WASHINGTON -- Medicare paid a tiny group of doctors $3 million or more apiece in 2012. One got nearly $21 million.
Those are among the findings of an Associated Press analysis of physician data released today by the Obama administration, part of a move to open the books on health care financing.
Topping Medicare's list was Florida ophthalmologist Salomon Melgen, whose relationship with Sen. Robert Menendez, D-N.J., made headlines last year after news broke that the lawmaker used the doctor's personal jet for trips to the Dominican Republic. Medicare paid Melgen $20.8 million.
AP's analysis found that a small sliver of the more than 825,000 individual physicians in Medicare's claims data base -- just 344 physicians -- took in top dollar, at least $3 million apiece for a total of nearly $1.5 billion.
AP picked the $3 million threshold because that was the figure used by the Health and Human Services inspector general in an audit last year that recommended Medicare automatically scrutinize total billings above a set level. Medicare said it's working on that recommendation.
About one in four of the top-paid doctors -- 87 of them -- practice in Florida, a state known both for high Medicare spending and widespread fraud. Rounding out the top five states were California with 38 doctors in the top group, New Jersey with 27, Texas with 23, and New York with 18.
In the $3 million-plus club, 151 ophthalmologists -- eye specialists -- accounted for nearly $658 million in Medicare payments, leading other disciplines. Cancer doctors rounded out the top four specialty groups, accounting for a combined total of more than $477 million in payments.
Overall, Medicare paid individual physicians nearly $64 billion in 2012.
Push for continued funding: Members of Congress from the Great Lakes region are lobbying colleagues to continue funding a cleanup program for the inland seas. Forty-six House members from both parties recently sent a letter to leaders of a subcommittee that recommends spending on the environment. It requests $300 million for the Great Lakes Restoration Initiative. The program usually gets about that much for projects dealing with threats such as toxic pollution and invasive species. President Barack Obama's 2015 budget would cut it to $275 million.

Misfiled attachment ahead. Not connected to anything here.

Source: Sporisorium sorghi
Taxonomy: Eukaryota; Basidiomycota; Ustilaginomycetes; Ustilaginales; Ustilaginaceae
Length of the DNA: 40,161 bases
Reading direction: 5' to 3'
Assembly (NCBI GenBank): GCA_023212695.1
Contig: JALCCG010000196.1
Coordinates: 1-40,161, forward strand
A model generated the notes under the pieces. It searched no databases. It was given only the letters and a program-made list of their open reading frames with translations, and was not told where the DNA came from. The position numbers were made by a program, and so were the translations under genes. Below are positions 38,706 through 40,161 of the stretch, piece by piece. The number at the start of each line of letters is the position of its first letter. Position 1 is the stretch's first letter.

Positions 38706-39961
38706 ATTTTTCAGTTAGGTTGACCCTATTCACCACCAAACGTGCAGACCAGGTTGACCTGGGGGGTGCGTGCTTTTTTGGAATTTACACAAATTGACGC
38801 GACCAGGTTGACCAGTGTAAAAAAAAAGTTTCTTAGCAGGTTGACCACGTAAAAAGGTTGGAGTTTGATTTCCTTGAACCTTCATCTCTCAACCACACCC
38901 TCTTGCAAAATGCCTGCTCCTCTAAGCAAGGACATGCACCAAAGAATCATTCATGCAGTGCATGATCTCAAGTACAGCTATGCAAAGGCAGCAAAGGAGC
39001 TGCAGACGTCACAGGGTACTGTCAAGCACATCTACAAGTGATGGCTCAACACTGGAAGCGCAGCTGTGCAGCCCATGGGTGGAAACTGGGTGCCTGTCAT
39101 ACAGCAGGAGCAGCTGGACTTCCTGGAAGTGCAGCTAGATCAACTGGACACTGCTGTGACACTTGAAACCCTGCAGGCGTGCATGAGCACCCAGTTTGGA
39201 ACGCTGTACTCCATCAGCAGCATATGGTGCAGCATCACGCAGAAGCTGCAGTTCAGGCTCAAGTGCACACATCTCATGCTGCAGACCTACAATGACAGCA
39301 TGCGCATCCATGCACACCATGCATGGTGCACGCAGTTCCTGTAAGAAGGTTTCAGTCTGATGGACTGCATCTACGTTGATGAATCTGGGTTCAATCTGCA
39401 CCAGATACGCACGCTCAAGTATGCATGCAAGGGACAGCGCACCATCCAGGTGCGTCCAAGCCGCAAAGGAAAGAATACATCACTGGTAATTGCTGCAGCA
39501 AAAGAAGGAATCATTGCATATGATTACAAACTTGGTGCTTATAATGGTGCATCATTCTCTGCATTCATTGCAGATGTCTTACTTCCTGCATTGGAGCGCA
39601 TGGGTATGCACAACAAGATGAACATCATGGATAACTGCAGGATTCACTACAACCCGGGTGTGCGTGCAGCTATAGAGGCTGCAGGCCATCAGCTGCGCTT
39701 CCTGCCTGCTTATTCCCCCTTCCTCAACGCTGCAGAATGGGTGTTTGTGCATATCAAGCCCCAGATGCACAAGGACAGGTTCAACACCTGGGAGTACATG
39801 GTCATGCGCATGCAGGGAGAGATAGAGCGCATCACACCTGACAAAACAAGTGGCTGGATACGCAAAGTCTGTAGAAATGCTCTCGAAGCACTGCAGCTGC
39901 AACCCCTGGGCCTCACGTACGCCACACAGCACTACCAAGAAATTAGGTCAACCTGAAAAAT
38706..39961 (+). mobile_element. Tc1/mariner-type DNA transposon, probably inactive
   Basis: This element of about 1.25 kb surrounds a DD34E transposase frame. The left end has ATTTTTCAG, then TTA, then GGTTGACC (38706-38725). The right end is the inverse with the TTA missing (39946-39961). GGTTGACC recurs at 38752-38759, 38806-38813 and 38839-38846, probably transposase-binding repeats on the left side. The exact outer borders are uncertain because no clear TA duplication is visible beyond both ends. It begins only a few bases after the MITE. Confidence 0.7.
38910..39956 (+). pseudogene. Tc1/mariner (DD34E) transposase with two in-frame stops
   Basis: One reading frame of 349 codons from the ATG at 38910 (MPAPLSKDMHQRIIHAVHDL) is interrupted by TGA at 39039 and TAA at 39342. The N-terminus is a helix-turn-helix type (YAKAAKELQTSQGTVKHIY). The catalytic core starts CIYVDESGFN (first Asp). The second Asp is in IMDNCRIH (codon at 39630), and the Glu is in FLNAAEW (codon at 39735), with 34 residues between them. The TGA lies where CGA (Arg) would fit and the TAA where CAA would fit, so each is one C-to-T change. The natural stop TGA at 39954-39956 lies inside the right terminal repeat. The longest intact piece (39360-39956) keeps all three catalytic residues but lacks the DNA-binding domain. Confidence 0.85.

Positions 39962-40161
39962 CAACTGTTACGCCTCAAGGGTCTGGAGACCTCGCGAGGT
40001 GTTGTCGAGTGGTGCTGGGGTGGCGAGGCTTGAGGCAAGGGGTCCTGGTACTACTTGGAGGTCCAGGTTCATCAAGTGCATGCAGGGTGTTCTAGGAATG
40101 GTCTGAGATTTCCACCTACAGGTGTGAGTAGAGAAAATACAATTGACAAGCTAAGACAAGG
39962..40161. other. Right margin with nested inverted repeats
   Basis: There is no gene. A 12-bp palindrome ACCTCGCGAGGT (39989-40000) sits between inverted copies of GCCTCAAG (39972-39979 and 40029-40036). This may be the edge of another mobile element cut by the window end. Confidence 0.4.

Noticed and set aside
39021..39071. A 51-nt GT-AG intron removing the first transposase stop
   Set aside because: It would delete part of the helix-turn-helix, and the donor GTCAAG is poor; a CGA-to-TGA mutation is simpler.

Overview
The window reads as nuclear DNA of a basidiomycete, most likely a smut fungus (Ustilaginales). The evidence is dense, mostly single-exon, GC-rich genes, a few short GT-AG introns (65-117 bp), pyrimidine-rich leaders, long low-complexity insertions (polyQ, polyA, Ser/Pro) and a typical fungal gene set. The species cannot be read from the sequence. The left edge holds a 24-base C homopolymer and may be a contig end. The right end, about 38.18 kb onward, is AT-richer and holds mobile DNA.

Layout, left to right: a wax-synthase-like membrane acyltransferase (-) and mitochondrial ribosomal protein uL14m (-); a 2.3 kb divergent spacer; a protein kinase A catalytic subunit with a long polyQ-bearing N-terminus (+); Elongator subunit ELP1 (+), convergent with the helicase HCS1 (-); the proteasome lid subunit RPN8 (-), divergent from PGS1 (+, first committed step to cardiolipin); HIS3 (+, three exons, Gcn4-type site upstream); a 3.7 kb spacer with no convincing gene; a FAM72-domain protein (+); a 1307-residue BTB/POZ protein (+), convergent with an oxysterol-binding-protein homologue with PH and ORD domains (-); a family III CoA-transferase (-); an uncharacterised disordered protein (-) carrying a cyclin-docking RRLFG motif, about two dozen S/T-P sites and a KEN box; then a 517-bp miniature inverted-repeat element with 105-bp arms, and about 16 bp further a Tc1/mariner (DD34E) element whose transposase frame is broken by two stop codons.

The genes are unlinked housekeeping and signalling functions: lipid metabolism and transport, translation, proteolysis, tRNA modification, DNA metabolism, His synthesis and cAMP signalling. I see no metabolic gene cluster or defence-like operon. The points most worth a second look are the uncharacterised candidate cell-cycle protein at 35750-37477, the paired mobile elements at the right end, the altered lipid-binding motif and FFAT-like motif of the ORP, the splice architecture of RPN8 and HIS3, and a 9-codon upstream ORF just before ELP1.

To cut Air Force and Navy nukes: The U.S. will keep its current force of 450 land-based nuclear missiles but remove 50 from their launch silos as part of a plan to bring the U.S. into compliance with a 2011 U.S.-Russia arms control treaty, the Pentagon said Tuesday. The resulting launch-ready total of 400 Minuteman 3 intercontinental ballistic missiles would be the lowest deployed ICBM total since the early 1960s. The decisions come after a strong push by members of Congress from the states that host missile bases -- North Dakota, Wyoming and Montana -- to not eliminate any of the silos from which the missiles would be launched. Fifty silos will be kept in "warm" status -- empty of missiles but capable of returning to active use.
Get high-profile support: Michelle Obama and Jill Biden are getting a dose of high-profile support for their nationwide effort to help military families. Former first lady Rosalynn Carter and former Sen. Elizabeth Dole are joining Mrs. Obama and Vice President Joe Biden's wife at the White House on Friday to help call attention to the millions of people who care for ill or wounded service members and veterans. A RAND Corp. report commissioned by the Elizabeth Dole Foundation and released last week estimates that there are 5.5 million military caregivers in the U.S., including more than 1 million who look after veterans of the wars in Iraq and Afghanistan. Besides military caregivers, the report classifies nearly 17 million other people as civilian caregivers.
Says he cooperated with feds: Rev. Al Sharpton said Tuesday that he cooperated with federal officials in wiretapping interactions with Mafia contacts in the 1980s and would do it all again if his life was threatened. He said he has made mistakes in his decades as an activist but has always made the right choice when it came to hard decisions."I'm not a mobster; I'm a preacher," he said at a news conference at his National Action Network headquarters in Harlem.
Vote to allow strike in Kentucky: Workers at the General Motors plant in Bowling Green, Ky., that assembles Corvettes voted Tuesday to authorize a strike over lingering safety concerns, but a local union leader said he hopes the differences can be resolved without a walkout. Union members voted overwhelmingly to give union leaders the green light to call a strike if necessary. About 800 union workers were eligible to vote, and more than 90 percent of those casting ballots backed the strike authorization, said Eldon Renaud, president of United Auto Workers Local 2164. Renaud said issues involved were safety and quality control.
More underwater pings heard: A ship searching for the missing Malaysian jet has detected two more underwater signals that may be emanating from the aircraft's black boxes, and the Australian official in charge of the search expressed hope today that the plane's wreckage will soon be found. Angus Houston, the head of a joint agency coordinating the search for the missing plane in the southern Indian Ocean, said that the Australian navy's Ocean Shield picked up the two signals on Tuesday, and that an analysis of two sounds detected in the same area last week showed they were consistent with a plane's black boxes.